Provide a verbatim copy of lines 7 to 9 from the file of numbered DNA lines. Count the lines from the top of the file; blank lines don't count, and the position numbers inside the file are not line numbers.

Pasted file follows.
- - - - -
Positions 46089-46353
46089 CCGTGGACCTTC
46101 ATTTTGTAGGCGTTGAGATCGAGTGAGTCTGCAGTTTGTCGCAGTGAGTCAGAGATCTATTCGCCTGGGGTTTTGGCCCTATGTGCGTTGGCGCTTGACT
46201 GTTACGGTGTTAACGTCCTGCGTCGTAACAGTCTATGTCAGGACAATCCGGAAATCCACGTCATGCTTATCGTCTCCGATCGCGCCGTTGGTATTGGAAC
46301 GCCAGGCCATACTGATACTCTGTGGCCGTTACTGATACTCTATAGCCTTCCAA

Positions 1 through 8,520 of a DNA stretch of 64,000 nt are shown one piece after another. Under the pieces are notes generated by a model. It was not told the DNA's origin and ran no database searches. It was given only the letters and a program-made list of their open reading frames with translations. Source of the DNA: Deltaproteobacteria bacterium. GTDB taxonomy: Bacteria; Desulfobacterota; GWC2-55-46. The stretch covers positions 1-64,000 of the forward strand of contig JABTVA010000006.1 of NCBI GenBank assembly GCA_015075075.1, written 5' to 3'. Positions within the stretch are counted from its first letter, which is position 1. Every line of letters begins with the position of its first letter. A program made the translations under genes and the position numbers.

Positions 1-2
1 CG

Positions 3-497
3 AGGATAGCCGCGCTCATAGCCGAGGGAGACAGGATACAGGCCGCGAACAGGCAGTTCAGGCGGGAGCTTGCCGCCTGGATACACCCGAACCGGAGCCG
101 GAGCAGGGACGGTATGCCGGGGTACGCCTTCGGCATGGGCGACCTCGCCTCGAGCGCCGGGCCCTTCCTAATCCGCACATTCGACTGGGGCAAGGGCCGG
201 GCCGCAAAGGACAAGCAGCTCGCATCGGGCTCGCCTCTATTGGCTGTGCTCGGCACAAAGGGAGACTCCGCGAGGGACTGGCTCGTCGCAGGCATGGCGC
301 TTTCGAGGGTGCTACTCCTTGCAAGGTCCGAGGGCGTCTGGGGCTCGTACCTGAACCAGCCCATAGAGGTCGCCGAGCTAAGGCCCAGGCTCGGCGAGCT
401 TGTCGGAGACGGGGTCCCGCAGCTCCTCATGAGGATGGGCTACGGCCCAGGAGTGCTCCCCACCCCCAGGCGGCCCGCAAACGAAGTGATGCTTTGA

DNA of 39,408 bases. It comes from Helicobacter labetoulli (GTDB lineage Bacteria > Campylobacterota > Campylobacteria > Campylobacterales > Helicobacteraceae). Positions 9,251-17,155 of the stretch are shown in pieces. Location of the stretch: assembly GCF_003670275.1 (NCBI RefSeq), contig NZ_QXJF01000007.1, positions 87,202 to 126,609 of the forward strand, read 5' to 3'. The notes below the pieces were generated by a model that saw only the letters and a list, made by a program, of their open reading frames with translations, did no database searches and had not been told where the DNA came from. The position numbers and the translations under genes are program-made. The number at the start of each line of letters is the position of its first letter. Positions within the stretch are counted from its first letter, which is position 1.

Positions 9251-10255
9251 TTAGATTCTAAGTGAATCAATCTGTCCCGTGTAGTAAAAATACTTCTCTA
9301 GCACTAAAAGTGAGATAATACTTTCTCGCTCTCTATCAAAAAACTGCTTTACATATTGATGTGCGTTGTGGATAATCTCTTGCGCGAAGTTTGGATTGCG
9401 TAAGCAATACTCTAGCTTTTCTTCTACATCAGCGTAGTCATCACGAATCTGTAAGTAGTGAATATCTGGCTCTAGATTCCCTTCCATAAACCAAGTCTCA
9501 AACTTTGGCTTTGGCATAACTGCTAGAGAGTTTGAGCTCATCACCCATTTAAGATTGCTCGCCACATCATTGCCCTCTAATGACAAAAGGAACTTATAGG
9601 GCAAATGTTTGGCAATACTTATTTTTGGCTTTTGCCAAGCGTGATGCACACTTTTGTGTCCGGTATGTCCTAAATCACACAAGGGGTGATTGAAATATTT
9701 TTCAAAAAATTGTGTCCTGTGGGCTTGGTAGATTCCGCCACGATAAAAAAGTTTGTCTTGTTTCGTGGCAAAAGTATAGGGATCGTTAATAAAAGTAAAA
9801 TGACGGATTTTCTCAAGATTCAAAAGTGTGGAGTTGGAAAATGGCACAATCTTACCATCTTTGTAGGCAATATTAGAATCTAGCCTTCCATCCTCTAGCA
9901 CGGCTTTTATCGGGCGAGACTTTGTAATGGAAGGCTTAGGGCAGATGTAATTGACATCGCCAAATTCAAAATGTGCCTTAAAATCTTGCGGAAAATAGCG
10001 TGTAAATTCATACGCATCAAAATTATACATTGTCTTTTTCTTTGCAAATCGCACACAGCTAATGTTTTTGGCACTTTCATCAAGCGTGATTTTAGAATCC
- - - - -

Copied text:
Positions 1-2
1 CG

Positions 3-497